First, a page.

7. Profile participants
There are a number of brilliant profiling tools available to provide a powerful insight to accompany individuals progressing through their management and leadership development programmes.
At 42think, we use the PRISM model. PRISM is based on neuroscience and allows for those wonderful contradictions and nuances each of us encounter as we progress in our career paths.
PRISM is a self-assessment, but the model is simple and user-friendly. It provides an excellent platform for individuals to understand both themselves and others, build better relationships, enable adaptability and provide a common language to explore the cultural environment of the organisation.
Profiling can be used right from the start of the leadership and management programme and drawn upon throughout various modules of the learning journey. It may be particularly useful to help explore one to one coaching, self-reflection, project management and the transfer of learning. To have others in the workplace familiarise themselves with the same profiling model is an ideal way to make sure everyone is on the same page.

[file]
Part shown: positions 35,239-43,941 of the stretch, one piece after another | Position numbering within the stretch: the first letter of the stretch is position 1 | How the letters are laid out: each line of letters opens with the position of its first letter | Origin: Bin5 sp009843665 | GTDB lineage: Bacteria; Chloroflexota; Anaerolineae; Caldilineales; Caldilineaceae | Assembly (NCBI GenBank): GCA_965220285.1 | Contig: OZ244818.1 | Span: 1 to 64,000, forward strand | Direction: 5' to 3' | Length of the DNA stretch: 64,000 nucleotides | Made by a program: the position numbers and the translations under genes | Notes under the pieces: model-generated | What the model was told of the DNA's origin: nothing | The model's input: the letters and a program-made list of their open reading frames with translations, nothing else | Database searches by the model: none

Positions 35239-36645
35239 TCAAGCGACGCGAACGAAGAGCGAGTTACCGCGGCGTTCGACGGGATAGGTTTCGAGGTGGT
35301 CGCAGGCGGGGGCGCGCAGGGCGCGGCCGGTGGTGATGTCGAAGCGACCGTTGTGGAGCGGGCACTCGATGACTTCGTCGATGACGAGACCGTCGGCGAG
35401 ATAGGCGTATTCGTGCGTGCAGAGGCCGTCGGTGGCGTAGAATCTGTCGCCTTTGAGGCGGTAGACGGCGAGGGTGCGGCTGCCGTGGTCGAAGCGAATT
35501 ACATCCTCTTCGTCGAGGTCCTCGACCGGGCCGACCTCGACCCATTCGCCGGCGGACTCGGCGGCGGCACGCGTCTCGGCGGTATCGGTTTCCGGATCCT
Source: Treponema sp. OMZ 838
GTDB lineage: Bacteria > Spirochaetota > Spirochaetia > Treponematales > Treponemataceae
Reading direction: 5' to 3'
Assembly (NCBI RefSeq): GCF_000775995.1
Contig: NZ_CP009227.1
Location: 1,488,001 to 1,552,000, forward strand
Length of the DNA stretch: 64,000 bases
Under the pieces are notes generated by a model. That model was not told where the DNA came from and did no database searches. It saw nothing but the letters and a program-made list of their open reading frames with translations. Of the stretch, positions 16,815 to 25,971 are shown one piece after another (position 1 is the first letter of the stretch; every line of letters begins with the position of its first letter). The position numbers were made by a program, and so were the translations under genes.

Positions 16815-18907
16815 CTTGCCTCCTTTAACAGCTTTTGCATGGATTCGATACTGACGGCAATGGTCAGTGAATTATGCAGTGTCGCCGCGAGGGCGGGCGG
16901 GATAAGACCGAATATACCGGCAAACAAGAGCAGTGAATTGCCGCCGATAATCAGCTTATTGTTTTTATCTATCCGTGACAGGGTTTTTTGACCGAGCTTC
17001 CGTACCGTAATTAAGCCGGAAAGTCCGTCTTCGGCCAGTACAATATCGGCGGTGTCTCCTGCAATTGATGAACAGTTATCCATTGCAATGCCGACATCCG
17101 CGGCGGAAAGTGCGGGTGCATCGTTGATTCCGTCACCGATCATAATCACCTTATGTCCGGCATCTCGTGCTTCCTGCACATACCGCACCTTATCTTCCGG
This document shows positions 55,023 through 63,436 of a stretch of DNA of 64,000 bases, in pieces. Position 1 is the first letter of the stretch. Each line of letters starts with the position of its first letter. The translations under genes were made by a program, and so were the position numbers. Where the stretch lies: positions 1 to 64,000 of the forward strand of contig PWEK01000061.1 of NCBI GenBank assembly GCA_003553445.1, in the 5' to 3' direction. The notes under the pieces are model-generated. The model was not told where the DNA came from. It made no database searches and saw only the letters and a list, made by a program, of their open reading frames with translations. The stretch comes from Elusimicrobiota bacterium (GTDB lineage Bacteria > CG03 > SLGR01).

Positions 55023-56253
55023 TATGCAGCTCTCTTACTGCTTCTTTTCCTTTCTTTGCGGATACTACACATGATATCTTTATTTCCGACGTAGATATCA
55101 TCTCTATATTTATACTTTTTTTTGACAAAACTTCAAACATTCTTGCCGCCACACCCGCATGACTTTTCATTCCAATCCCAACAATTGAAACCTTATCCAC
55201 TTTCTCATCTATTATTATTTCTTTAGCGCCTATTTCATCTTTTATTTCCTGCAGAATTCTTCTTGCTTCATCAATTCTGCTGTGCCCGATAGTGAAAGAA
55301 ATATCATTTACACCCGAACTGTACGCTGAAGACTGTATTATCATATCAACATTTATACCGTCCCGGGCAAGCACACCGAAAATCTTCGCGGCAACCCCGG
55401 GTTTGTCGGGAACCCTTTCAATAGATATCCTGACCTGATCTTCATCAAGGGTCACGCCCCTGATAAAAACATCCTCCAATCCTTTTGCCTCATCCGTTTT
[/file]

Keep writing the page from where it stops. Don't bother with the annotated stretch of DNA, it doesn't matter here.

8. Trust the process
If you have each of the steps in place, then rest assured, you’re on your way to positive change. Let’s have a quick recap. Have you:
1. Done your groundwork?
2. Answered ‘Why are we doing this?’
3. Answered ‘What's happening now?’
4. Appointed a trusted team to create and deliver the learning programme? One which allows for natural flexibility as individuals evolve?
5. Encouraged your current line managers to join the process in the role of supporter along the journey of your emerging leaders?
6. Established realistic touch points and check ins along the way?
7. Agreed measures and engagement with stakeholders?
The process doesn’t have to stop there. Why not draw on those who are directly managed by your participants to collect their feedback?
These team members are providing an opportunity to see firsthand if there has been an organisational shift at ground level or an improvement in a specific area.
Your employees are the voice of your business, so utilise them and listen carefully to their thoughts and opinions.If you have these measures in place, you are ready to embark on an exciting journey.
All flowers start with a seed, planted in ground that has been prepared. With light and water comes growth. If nurtured in the right way, then there is no greater sense of achievement to see something or someone flourish.
42think specialise in growing leaders and teams.
It’s our passion to work with clients looking to elevate performance, productivity and personal impact. We offer bespoke leadership and management programmes workshops, transformational coaching and 360 feedback initiates to get you on the right track.
Susie Guthrie FCIPD